Montana enacts pro-growth tax cut and now has lower rates than Nebraska
According to the 2020 U.S. Census figures, Montana grew 9.6% over the last ten years, and as a result has gained an additional congressional seat. The last time the state had two U.S. House seats was in 1992.
In the wake of the good news, Montana Gov. Greg Gianforte decided it is time to continue welcoming people to Big Sky Country by modernizing the state’s tax code. While not completely without compromise and political ‘bumps’ along the way, the state was eventually successful in reducing the top marginal individual income tax rate the number of tax brackets.
“With one of the highest income tax rates in the Mountain West, Montana isn’t competitive and is losing out on jobs and opportunity,” Gianforte said in a May 6 tweet. “Today, I signed two bills to cut Montanans’ income taxes and simplify our complex tax code to make our state more competitive.”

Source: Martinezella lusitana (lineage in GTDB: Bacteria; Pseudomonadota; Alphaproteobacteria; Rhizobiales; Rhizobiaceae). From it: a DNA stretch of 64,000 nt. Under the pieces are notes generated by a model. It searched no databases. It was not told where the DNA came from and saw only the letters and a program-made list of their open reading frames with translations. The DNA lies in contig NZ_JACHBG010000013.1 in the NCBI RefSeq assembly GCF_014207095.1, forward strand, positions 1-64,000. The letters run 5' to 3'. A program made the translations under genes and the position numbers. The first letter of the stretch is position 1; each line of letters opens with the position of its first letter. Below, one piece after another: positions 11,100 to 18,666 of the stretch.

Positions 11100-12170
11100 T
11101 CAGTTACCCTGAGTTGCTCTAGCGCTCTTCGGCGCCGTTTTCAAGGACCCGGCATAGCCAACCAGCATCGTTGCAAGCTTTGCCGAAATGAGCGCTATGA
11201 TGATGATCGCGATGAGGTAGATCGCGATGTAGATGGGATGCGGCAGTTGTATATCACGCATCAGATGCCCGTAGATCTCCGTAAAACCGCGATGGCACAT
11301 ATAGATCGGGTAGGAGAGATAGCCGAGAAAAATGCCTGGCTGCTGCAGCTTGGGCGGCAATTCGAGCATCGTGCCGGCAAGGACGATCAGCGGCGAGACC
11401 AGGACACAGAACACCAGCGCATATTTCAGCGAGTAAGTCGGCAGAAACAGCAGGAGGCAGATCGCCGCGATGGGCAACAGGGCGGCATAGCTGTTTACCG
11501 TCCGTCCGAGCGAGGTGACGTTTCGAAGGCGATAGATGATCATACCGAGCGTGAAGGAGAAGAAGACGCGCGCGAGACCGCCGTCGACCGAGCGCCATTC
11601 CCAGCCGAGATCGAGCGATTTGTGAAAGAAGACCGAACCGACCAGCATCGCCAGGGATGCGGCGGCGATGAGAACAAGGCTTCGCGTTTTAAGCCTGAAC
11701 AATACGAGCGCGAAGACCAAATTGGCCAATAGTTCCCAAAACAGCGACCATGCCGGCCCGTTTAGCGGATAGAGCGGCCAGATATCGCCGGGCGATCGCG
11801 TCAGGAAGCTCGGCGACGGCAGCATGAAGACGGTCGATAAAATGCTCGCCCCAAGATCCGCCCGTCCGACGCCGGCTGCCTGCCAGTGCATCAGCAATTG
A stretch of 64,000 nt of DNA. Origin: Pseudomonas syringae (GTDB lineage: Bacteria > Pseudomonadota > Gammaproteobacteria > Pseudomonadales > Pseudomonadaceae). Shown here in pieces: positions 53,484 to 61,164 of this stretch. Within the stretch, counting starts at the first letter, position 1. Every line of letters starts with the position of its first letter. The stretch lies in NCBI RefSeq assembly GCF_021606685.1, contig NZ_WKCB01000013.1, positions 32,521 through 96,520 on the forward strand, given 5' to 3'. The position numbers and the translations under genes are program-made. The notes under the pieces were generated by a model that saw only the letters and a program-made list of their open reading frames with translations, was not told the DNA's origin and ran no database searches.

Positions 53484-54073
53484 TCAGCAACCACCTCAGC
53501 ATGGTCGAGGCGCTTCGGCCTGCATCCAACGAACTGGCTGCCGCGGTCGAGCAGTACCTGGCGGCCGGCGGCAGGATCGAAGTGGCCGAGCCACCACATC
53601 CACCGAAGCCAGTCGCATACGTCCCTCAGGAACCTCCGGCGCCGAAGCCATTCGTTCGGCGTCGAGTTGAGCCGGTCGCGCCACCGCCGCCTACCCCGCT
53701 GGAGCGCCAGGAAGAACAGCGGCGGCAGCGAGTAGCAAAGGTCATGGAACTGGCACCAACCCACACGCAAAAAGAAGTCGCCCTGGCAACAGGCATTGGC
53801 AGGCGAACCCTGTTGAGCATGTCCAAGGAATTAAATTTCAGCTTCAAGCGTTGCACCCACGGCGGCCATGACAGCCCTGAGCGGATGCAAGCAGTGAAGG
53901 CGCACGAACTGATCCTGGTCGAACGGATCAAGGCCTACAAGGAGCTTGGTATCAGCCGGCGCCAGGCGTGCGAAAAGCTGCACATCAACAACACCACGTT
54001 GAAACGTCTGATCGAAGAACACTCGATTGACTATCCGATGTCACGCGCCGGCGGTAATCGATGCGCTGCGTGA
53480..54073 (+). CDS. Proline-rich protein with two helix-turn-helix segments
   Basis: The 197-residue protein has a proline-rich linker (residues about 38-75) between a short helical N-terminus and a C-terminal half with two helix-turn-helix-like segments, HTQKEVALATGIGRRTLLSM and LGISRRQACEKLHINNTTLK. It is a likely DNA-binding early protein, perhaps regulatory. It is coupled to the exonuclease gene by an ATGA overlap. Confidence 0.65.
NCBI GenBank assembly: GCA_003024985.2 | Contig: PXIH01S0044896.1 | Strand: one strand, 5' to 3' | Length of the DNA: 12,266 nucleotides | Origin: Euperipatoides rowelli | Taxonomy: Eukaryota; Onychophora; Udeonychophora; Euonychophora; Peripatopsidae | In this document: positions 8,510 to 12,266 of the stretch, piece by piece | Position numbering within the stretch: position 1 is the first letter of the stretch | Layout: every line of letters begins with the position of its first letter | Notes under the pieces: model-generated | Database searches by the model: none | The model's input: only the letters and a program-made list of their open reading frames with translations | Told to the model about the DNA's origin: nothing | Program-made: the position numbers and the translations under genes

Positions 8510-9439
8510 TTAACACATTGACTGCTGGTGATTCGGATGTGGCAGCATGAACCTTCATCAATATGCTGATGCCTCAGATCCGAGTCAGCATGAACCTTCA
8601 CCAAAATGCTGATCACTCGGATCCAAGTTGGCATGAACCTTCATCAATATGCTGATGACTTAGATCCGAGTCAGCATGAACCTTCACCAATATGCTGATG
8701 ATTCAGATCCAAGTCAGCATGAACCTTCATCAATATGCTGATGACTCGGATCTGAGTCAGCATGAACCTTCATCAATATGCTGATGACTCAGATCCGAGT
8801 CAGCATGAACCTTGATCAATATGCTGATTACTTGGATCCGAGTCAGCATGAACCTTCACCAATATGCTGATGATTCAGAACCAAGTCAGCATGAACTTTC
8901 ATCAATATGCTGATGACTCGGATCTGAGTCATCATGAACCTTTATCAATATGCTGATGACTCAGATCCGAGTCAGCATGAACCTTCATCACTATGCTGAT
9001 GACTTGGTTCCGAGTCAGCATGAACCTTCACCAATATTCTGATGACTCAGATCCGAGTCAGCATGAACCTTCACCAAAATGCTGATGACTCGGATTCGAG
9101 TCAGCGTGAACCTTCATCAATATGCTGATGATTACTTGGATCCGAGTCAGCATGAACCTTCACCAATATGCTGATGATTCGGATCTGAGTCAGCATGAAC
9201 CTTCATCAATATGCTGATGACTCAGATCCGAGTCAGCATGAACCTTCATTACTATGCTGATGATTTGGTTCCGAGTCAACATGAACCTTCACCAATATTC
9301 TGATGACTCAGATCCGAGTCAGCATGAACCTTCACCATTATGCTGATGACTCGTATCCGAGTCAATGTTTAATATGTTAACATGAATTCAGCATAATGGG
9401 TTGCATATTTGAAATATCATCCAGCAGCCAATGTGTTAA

Why is this important in Nebraska? Before this change, Nebraska had a lower top personal income tax rate than Montana, but after the enactment of these two bills, Montana has moved ahead of Nebraska with a lower tax rate and fewer brackets. These changes are by definition good tax policy, which results in making Montana a more attractive place to live and do business.
There were multiple pieces of legislation included in the changes:
- Senate Bill 159 – reduces the top personal income tax rate from 6.9% to 6.75% starting in tax year 2022. In tax year 2020 all income above $18,700 was subject to the high rate.
However, SB 159 includes a provision stating that the bill’s tax rate changes will terminate on December 31, 2023, if SB 399 is also signed into law. It was also signed on May 6.
- Senate Bill 399 – this legislation further reduces the top marginal individual income tax rate to 6.5 % and replaces the 7-tax brackets with two: 4.7 % for incomes of $20,500 or less and 6.5 % for incomes over $20,500. For joint filers it is $41,000.
Montana’s actions are another reason why Nebraska needs to modernize its tax code. Lawmakers need to advance LB432 to reduce the top corporate tax rate. Like Montana’s reduction, the change under LB432 is not huge, but it is a step in the right direction to keep the state somewhat competitive with other states that are enacting more aggressive reform.